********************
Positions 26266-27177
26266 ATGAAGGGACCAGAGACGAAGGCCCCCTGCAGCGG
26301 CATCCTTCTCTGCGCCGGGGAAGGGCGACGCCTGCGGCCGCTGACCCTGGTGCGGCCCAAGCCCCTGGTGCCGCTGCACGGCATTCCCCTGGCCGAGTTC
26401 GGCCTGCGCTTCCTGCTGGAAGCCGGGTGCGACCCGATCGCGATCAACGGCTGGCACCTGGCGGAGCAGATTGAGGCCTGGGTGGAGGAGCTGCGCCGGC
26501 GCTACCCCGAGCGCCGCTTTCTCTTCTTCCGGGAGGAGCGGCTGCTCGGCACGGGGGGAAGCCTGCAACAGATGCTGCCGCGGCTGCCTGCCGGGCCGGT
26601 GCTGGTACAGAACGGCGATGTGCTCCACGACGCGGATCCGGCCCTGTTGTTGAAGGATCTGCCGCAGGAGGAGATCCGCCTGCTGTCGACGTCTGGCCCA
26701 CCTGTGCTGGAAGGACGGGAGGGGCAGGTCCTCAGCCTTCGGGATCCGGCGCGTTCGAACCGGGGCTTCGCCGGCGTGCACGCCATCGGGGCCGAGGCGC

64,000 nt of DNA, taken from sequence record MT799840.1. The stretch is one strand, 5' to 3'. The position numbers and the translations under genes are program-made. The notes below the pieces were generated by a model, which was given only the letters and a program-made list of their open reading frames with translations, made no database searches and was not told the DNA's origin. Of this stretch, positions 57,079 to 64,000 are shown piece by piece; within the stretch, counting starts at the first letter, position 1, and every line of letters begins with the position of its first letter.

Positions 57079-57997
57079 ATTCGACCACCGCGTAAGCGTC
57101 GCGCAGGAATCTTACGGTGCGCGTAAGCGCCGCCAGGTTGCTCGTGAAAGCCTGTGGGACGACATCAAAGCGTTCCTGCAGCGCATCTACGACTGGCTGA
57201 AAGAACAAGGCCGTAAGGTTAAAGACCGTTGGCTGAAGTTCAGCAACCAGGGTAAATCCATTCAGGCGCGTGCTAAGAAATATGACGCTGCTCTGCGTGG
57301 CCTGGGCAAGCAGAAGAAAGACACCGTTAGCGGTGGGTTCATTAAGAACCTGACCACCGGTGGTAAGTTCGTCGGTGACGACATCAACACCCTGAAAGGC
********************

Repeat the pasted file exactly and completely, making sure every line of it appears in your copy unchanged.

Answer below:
Positions 26266-27177
26266 ATGAAGGGACCAGAGACGAAGGCCCCCTGCAGCGG
26301 CATCCTTCTCTGCGCCGGGGAAGGGCGACGCCTGCGGCCGCTGACCCTGGTGCGGCCCAAGCCCCTGGTGCCGCTGCACGGCATTCCCCTGGCCGAGTTC
26401 GGCCTGCGCTTCCTGCTGGAAGCCGGGTGCGACCCGATCGCGATCAACGGCTGGCACCTGGCGGAGCAGATTGAGGCCTGGGTGGAGGAGCTGCGCCGGC
26501 GCTACCCCGAGCGCCGCTTTCTCTTCTTCCGGGAGGAGCGGCTGCTCGGCACGGGGGGAAGCCTGCAACAGATGCTGCCGCGGCTGCCTGCCGGGCCGGT
26601 GCTGGTACAGAACGGCGATGTGCTCCACGACGCGGATCCGGCCCTGTTGTTGAAGGATCTGCCGCAGGAGGAGATCCGCCTGCTGTCGACGTCTGGCCCA
26701 CCTGTGCTGGAAGGACGGGAGGGGCAGGTCCTCAGCCTTCGGGATCCGGCGCGTTCGAACCGGGGCTTCGCCGGCGTGCACGCCATCGGGGCCGAGGCGC

64,000 nt of DNA, taken from sequence record MT799840.1. The stretch is one strand, 5' to 3'. The position numbers and the translations under genes are program-made. The notes below the pieces were generated by a model, which was given only the letters and a program-made list of their open reading frames with translations, made no database searches and was not told the DNA's origin. Of this stretch, positions 57,079 to 64,000 are shown piece by piece; within the stretch, counting starts at the first letter, position 1, and every line of letters begins with the position of its first letter.

Positions 57079-57997
57079 ATTCGACCACCGCGTAAGCGTC
57101 GCGCAGGAATCTTACGGTGCGCGTAAGCGCCGCCAGGTTGCTCGTGAAAGCCTGTGGGACGACATCAAAGCGTTCCTGCAGCGCATCTACGACTGGCTGA
57201 AAGAACAAGGCCGTAAGGTTAAAGACCGTTGGCTGAAGTTCAGCAACCAGGGTAAATCCATTCAGGCGCGTGCTAAGAAATATGACGCTGCTCTGCGTGG
57301 CCTGGGCAAGCAGAAGAAAGACACCGTTAGCGGTGGGTTCATTAAGAACCTGACCACCGGTGGTAAGTTCGTCGGTGACGACATCAACACCCTGAAAGGC